Trade relations between Colombia and Venezuela continue to recover with Venezuela reopening its market to its neigbor’s cattle and frozen meat, reported local media Wednesday.
The Colombian Agricultural Institute (ICA) reported that Colombia has already exported 300 live cattle to Venezuela this month and that it expects numbers to recover to the pre-trade block level of 105,805 animals a year in 2012.
Trade difficulties between the two countries began in 2009 when Venezuelan President Hugo Chavez ordered the suspension of imports from Colombia in retaliation for its neighbor signing a military agreement with the United States. Venezuelan President Hugo Chavez eventually broke off all diplomatic relations in 2010 after then-Colombian President Alvaro Uribe accused Venezuela of sheltering FARC leaders.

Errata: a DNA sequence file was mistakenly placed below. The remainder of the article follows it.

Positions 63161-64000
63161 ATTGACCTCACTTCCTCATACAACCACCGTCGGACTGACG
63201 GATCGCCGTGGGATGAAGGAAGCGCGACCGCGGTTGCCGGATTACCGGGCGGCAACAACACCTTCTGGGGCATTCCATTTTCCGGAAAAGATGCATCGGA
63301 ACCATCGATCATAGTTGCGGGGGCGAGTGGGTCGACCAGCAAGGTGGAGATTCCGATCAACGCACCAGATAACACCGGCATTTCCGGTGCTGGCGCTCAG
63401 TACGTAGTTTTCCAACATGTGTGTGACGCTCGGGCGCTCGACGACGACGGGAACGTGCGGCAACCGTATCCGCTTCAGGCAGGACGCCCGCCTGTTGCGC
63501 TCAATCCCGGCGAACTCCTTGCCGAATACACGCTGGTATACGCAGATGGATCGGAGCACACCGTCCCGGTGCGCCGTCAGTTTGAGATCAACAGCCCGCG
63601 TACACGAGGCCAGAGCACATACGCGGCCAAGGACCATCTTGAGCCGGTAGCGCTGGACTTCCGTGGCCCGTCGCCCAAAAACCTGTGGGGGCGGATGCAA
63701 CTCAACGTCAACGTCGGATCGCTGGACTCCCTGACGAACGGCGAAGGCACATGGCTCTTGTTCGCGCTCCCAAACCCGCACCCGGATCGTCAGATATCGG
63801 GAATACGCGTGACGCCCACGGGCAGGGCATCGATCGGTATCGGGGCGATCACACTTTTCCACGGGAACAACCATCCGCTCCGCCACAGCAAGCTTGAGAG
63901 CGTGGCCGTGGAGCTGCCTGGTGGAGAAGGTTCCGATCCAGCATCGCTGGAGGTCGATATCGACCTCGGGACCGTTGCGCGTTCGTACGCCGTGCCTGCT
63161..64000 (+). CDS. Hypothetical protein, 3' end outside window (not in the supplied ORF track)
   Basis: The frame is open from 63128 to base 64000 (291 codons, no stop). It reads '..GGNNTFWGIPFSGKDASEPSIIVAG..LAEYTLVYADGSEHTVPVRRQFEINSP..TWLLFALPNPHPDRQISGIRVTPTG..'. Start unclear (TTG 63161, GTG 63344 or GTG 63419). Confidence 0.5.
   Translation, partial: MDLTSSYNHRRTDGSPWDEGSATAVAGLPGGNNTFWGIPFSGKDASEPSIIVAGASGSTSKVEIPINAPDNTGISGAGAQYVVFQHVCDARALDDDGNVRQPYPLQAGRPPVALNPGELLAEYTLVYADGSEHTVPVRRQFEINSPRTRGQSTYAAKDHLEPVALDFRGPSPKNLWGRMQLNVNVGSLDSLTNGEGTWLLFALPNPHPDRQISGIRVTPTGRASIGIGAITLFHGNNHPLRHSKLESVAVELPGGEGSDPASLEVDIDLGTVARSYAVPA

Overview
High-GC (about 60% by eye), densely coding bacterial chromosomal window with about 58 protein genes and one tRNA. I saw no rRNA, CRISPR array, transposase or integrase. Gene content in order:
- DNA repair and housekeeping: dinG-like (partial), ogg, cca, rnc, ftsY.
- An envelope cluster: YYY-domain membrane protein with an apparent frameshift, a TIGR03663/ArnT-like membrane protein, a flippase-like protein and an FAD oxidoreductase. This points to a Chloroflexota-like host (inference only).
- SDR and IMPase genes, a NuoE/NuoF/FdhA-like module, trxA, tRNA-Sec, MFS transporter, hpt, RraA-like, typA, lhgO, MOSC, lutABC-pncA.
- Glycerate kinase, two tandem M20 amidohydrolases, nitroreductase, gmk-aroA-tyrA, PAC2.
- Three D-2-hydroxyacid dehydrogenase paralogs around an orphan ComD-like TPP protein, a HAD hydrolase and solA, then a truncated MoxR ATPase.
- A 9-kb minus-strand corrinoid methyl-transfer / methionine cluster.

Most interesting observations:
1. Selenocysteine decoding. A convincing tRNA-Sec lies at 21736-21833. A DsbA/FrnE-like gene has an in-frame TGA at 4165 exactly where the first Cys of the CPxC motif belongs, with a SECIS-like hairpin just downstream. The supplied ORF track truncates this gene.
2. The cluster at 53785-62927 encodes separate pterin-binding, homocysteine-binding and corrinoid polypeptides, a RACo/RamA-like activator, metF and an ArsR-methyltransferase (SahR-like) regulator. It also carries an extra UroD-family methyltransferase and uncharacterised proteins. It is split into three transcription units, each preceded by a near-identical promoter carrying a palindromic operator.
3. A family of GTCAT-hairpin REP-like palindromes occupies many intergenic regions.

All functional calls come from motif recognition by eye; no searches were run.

After the U.S., Venezuela has traditionally been the second-most important market for Colombian exporters. Colombia’s current president Juan Manuel Santos has worked to restore relations with Chavez and trade levels have been slowly recovering.
All Venezuelan/Colombian bovine trades will be governed by a certificate drawn up by the ICA in conjunction with the National Institute of Integral Agricultural Health of Venezuela (INSAI). The certificate will be valid for three years and sets out requirements that ensure that proof of origin and sanitation are provided for all exported animals.